Depressing headlines from the Middle East have thrown cold water on any lingering optimism that U.S. policy objectives in the region were on track. In Iraq, Fallujah and Ramadi have been lost, at least for now, to al-Qaida-linked insurgents. The Syrian conflict has apparently transformed into a multi-sided war, increasing the likelihood that Bashar al-Assad’s regime will survive. And progress remains elusive in Afghanistan as the countdown to withdrawal continues. Not long ago there was reason for hope in all these countries. The surges in Iraq and Afghanistan were supposed to have worked, and the Arab Spring, it was hoped, would not simply topple authoritarian regimes but lay the groundwork for the emergence of secular democracies throughout the region.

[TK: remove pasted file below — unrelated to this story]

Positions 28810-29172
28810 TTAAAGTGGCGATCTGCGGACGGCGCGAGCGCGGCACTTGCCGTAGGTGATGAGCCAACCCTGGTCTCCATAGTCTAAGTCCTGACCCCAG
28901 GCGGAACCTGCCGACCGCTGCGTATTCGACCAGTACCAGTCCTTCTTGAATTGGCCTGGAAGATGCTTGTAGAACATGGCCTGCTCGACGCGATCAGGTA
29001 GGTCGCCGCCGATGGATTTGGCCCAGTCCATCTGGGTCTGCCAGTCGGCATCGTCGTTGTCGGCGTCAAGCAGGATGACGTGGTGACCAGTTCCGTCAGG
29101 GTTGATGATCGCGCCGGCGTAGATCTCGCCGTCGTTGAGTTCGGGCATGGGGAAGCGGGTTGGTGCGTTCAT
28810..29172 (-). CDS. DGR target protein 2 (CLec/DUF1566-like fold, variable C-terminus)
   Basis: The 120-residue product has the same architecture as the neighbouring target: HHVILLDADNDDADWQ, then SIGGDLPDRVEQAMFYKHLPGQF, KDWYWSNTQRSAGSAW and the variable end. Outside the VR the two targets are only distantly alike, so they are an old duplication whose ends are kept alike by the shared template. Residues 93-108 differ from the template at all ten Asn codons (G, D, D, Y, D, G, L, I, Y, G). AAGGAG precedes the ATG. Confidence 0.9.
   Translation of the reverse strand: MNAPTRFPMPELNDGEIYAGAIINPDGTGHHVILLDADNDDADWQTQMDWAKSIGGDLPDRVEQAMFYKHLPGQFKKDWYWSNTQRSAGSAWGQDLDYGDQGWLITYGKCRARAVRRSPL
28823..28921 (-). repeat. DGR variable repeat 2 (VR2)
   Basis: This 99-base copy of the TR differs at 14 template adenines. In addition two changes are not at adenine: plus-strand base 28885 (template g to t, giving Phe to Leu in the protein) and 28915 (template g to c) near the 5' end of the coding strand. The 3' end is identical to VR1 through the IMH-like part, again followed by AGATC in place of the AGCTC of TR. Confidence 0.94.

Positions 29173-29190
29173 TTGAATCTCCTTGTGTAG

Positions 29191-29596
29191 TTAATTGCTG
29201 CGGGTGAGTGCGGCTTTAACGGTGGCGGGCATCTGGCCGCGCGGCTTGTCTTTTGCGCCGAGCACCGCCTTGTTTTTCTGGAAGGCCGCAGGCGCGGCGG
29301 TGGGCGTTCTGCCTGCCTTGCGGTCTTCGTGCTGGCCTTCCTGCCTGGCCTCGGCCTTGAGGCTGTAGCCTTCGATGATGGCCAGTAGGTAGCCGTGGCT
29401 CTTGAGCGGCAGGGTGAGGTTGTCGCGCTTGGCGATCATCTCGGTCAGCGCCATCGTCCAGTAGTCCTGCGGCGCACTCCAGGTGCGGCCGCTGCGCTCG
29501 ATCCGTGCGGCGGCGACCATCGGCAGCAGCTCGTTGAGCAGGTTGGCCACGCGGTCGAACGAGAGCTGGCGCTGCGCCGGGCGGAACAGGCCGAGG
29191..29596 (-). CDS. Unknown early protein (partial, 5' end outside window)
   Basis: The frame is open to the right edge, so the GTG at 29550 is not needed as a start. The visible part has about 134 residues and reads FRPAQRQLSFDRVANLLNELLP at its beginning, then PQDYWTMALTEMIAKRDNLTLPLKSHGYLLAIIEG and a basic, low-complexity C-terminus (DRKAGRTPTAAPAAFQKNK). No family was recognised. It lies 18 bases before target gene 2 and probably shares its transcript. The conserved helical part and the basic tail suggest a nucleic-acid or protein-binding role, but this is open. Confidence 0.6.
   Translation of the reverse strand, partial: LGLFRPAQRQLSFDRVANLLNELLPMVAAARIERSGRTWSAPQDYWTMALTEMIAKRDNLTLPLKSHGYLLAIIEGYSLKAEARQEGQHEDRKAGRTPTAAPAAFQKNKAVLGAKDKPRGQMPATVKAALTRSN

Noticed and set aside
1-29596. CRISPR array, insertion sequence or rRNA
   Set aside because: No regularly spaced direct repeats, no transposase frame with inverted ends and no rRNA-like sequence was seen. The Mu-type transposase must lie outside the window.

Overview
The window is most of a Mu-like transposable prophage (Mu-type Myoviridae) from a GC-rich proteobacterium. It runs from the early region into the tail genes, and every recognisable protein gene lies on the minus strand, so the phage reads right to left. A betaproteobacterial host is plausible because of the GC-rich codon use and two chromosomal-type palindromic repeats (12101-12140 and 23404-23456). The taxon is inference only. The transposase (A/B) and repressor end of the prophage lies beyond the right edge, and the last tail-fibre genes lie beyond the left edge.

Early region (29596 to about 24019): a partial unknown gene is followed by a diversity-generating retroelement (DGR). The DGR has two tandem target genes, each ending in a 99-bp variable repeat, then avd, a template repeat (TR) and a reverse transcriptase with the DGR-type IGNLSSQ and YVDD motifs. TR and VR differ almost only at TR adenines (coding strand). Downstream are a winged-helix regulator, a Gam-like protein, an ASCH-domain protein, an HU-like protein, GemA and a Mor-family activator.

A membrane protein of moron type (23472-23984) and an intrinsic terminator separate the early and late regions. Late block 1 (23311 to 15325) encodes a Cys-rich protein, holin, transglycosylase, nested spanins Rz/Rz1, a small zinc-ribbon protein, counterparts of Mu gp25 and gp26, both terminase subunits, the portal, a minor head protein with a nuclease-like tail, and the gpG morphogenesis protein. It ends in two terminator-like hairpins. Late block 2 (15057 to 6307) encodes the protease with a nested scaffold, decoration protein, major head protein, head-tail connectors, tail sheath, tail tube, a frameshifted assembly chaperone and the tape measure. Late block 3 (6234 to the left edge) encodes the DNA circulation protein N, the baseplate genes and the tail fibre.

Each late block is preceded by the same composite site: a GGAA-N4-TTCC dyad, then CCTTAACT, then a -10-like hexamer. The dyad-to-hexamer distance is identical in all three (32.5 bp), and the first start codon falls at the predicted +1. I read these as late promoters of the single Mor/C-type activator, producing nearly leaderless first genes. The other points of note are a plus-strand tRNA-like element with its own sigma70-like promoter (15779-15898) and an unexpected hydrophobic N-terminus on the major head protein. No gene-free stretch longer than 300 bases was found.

I concur with my colleague Steven Metz’s observation earlier this week that the Middle East is not President Barack Obama’s to “lose.” Certainly, we should not accept any narrative that denies agency to Iraqi, Syrian or Afghan leaders and absolves them of responsibility for the errors, mistakes and blunders of the past several years. At the same time, however, American policymakers’ own preferences and beliefs shaped the policies Washington pursued.
A case in point is Vice President Joe Biden’s unheeded endorsement, as a senator in 2006, of a “soft partition” for Iraq. Such a move might have laid the basis for a more stable country over the long term, and might have then provided a more workable path forward for dealing with the current unravelings in both Syria and Afghanistan. At the time, Biden’s approach clashed with the majority view, in both Democratic and Republican circles, that the way forward was to continue to push for a strong central government empowered by an electoral system defined by “one person, one vote.”